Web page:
- Contemporary Islam
- Islamic intellectual history
- Islamic Law
- Islamic Schools of Law
- Islam, race, and ethnicity
- Christian-Muslim Relations
- Muslims’ interactions with non-Muslim polities and cultures
- Islam and the modern states
- Islam in Cyberspace
- Postdoctoral Fellowship, Harvard Law School
- Ph.D. McGill University
- M.A. Hartford Seminary
- M.A. Gadjah Mada University
- B.A. Gadjah Mada University
I teach and conduct research on Islam and Muslim societies at the Department of Religion and Culture. My areas of specialization are contemporary Islam, Islamic intellectual and legal history, Christian-Muslim relations, Islam and the modern states, and Muslims’ interactions with non-Muslim polities and cultures.
At present, I am writing a monograph on a premodern Muslim scholar Yahya b. Sharaf al-Nawawi entitled Nawawi: A Window into the Islamic Tradition. This project examines Nawawi’s intellectual legacy within broader Muslim interpretive traditions, not only among the traditional Shafi’i Muslims, but also among Sufis, modernists, and contemporary Salafi Muslims.
I am also working on a project that examines the encounters between Muslims and secular polities in Canada. In a context where the secular state is believed to hold a neutral position on religion, the presence of Muslims and their religiosity, including that of the Indigenous converts constantly incite in the public imagination the primordial threat of Islam to the secular accomplishments of Canadian society.
My research examines the factors that led to communal conflict in our contemporary world, identifying how the Canadian case is both unique and parallel with other Euro-Atlantic states. I expect that this research will contribute to the debates on religion, race, and indigeneity, and play an important role in shaping debates on diversity and inclusion for the coming years.
Selected Publications and Presentations
2016 Halim, Fachrizal A. and Veronika Makarova, Islam on the Prairies: Tolerance, Pluralism, and Diversity. Saskatoon: University of Saskatchewan.
Refereed Journal Articles
2015 Halim, Fachrizal A., “Reformulating the Madhhab in Cyberspace: Legal Authority, Doctrines, and Ijtihad among Contemporary Shāfiʿī.” Islamic Law and Society, 22, 413-435. DOI: https://doi.org/10.1163/15685195-00224p04
2014 Halim, Fachrizal A., “Ibn Rushd as Jurist and His Fatwā on Legal Capacity.” al-Qalam, 31:1, 74-96.
2013 Halim, Fachrizal A., “The Adaptation and Cooperation of Minority Muslims in Russian History.” al-Jāmiʿah, 5:2, 65-90. DOI: https://doi.org/10.14421/ajis.2013.512.311-335
2013 Halim, Fachrizal A., “Contestation of the Oath Procedure in Colonial Indonesia’s Islamic Court.” Indonesia and the Malay World, 14-28. DOI: https://doi.org/10.1080/13639811.2012.750098
2010 Halim, Fachrizal A., “The Religious Imagination of the Early Muslim Immigrants in America.” Journal of Asian Society for International Relations and Public Affairs, 1:1, 1-10.
2006 Halim, Fachrizal A., “Pluralism of American Muslims and the Challenge of Assimilation.” Journal of Muslim Minority Affairs, 26:2, 235-244. DOI: https://doi.org/10.1080/13602000600937747
2016 Halim, Fachrizal A., “Teaching about Islam and Muslim Societies on the Prairies.” In Islam on the Prairies: Tolerance, Pluralism, and Diversity. Edited by Fachrizal A. Halim and Veronika Makarova. Saskatoon: University of Saskatchewan, 2016, pp. 33-40.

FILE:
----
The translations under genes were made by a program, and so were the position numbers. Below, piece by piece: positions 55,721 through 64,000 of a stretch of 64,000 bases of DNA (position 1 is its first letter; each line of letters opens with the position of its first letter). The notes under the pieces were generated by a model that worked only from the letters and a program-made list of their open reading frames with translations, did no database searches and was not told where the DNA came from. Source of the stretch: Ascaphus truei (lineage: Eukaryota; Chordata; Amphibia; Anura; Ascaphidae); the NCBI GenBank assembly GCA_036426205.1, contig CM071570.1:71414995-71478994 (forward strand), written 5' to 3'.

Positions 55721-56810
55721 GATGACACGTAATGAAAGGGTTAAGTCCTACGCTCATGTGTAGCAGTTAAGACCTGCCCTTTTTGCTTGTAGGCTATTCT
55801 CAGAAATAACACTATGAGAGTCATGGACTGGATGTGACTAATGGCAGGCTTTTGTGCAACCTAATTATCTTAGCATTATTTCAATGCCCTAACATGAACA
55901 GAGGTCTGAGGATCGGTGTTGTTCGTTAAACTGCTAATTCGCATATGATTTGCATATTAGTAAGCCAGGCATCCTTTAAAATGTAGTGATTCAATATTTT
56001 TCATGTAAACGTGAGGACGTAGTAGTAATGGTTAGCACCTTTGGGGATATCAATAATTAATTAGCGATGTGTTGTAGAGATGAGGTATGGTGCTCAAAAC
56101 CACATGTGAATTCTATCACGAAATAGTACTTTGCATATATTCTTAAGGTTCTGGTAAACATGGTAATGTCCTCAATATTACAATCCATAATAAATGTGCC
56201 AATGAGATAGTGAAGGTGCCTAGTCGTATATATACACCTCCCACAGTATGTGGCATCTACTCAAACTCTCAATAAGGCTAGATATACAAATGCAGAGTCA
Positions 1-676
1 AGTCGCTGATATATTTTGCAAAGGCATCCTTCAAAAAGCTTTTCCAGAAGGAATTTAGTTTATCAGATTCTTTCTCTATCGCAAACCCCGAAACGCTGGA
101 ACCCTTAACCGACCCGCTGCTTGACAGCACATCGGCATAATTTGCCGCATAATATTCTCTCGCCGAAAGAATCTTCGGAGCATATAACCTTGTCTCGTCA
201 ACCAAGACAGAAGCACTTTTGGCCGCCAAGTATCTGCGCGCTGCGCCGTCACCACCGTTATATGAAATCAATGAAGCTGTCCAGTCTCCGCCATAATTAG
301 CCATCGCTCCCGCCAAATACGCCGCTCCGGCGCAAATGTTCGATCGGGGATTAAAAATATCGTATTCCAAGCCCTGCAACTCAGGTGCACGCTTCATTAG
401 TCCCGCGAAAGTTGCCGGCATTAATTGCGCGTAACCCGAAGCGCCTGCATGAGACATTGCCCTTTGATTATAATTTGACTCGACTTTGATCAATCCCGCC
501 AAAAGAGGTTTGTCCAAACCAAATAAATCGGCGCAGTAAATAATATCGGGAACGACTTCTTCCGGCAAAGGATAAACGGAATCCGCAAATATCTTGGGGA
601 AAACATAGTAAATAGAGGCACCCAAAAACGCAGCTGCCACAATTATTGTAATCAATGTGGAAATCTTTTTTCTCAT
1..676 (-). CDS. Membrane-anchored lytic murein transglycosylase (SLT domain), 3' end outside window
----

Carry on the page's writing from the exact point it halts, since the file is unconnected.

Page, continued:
2016 Halim, Fachrizal A. and Veronika Makarova, “Introduction.” In Islam on the Prairies: Tolerance, Pluralism, and Diversity. Edited by Fachrizal A. Halim and Veronika Makarova. Saskatoon: University of Saskatchewan, 2016, pp. 7-8.
Forthcoming Halim, Fachrizal A., “Bioethics in Indonesia.” In Ayman Shabana (ed.), Oxford Encyclopedia of Islamic Bioethics. New York: Oxford University Press.
2013 Halim, Fachrizal A., “Guardianship.” In Natana J. DeLong-Ba (ed.), Oxford Encyclopedia of Islam and Women. New York: Oxford University Press. DOI: 10.1093/acref:oiso/9780199764464.001.0001
Why do hate crimes against Muslims increase? Regina Leader Post, April 3rd 2019 https://leaderpost.com/opinion/columnists/why-do-hate-crimes-against-muslims-increase
At St. Thomas More College, my role is to prepare you to embark on a life of critical thinking and acquire an understanding of differing perspectives of reality and the human person. I invite you to explore the riches of tradition that define who we are, as well as to engage in the creative discovery of knowledge and the constitutive elements of our faith in all aspects of human life.
In the context of our fast, digital, and secularized world, we see a fracture between science (reason) and God, many conflicts and wars, and a widening gap between the rich and the poor. Our challenge is not only to gain an understanding of contemporary issues, but also to cultivate a strong commitment to working on common goods and alleviating the state of injustice.
Jesus’ parable in Matthew 13:33 is relevant to us. “The kingdom from heaven is like yeast that a woman took and mixed with three measures of flour until all of it was leavened" (Mt. 13:33). I see my role similar to yeast that grows on dough. Yeast does not convert all the dough into it, nor is it able to do so or meant to do so. But yeast improves the dough and vice versa, allowing each to be more usable for the good of all human beings.
Rumi once said: “Start a huge, foolish project, like Noah…it makes absolutely no difference what people think of you.” Let me help you grow, be actively engaged in the subject of the course, and come to the realization of new potentialities in the contemporary world. I want you to succeed not only as a student, but also as a human person.
Courses that I offer in this Winter term T2 2021:
- RLST 112 Western Religions in Society and Culture
- RLST 113 Islamic Civilization and Culture
- RLST 283 Comparative Mysticism
All courses are delivered online and asynchronous.